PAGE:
In just a decade, smartphones literally went from ‘zero to hero’, as the old saying goes. The first smartphones were considered by many a novelty until the iPhone made them a desirable product for the masses. Since then, they have become a necessity in our increasingly mobile-first society, with an ever-increasing number of users relying on them as their only connected device. Today, more people than ever use smartphones alone to keep up with the news, follow their friends, families, even African football derbie matches and TV shows over the internet, but also to order products, pay, keep track of their finances and stay in touch with the rest of the world. But relying excessively on smartphones, especially at a young age, might not be an ideal situation.
Children get in touch with technology at an increasingly early age today. In Western Europe and North America, children get their first smartphone or tablet at the age of 10, on average. They grow to rely on smartphones to satisfy all their needs, no matter if it’s communication or entertainment. They use their phones for everything from doing basic math (all smartphones have calculators included in their software, and if not, “there’s an app for that”) to keeping in touch with their friend circle. At times, this excessive reliance on smartphones can become an unhealthy habit, not entirely dissimilar from drug use: the usage of the smartphone triggers various responses in the brain that form an unhealthy, almost addicting relationship between kids and technology. And keeping them away from their beloved handsets can lead to symptoms that are similar to withdrawal.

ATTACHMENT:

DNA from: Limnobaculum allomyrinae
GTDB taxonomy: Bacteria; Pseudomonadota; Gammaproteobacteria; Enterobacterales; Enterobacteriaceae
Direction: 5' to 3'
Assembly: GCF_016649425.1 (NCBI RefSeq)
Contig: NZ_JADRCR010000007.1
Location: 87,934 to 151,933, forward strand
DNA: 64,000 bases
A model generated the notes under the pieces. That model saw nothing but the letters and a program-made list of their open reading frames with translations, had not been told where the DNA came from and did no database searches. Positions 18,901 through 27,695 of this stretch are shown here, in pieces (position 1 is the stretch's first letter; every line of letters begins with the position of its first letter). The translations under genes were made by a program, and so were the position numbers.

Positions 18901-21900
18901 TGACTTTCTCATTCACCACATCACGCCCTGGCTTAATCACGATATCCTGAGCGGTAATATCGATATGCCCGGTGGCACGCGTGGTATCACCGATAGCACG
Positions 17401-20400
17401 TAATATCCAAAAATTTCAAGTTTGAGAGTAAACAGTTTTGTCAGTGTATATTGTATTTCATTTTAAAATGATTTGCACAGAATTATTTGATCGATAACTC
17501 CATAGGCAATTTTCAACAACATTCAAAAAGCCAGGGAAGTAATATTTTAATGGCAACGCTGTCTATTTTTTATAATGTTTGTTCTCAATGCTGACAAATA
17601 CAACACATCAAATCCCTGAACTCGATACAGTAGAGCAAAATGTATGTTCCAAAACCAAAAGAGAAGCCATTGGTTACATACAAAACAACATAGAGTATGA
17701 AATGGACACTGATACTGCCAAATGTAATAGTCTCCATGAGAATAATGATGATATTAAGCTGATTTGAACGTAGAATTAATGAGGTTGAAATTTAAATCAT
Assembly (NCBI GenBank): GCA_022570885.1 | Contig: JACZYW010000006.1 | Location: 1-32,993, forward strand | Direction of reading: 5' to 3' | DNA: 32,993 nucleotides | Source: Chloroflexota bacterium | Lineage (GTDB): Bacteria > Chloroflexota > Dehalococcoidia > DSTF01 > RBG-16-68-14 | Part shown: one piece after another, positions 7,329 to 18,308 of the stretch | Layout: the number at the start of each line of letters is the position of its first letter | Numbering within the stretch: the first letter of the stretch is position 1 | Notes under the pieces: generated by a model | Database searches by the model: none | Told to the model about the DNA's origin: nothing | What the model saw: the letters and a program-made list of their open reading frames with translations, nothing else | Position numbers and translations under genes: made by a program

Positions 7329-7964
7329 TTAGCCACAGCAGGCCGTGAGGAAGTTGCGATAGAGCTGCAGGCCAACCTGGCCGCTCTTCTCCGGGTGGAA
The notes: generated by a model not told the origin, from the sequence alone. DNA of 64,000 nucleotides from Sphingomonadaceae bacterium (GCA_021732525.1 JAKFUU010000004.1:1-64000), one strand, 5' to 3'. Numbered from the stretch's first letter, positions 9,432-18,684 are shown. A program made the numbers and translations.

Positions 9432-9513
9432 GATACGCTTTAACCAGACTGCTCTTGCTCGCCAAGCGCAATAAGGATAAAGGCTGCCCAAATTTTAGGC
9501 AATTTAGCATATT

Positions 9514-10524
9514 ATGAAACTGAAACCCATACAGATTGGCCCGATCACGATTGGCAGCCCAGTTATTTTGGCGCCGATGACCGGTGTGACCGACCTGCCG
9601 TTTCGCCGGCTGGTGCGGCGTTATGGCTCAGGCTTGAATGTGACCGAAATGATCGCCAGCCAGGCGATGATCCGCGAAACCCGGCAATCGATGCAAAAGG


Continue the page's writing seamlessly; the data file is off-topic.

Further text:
Smartphones are popular enough to provide scientists with a big enough sample to study their effects – and the first results are starting to come. While smartphones do have positive effects on the kids’ quality of life, their excessive use can have the opposite effect. Some studies have linked excessive smartphone use with sleep disruption, anxiety, depression, and for some, even an increased risk of suicidal behavior.
Smartphones have been found to steal time from the exact thing that kids need the most – time spent with their friends. Instead of stepping out of their homes to play outside (which is beneficial not only for their minds but their physical health, too) kids started spending more and more time on social media. And with the spread of smartphones, the mental wellbeing of an entire generation exposed to them has started to decline.
Smartphones have become an important part of our lives but we shouldn’t allow them to become the most important one. They should be used in moderation, leaving enough time for real-life social interactions – and for enough sleep, too.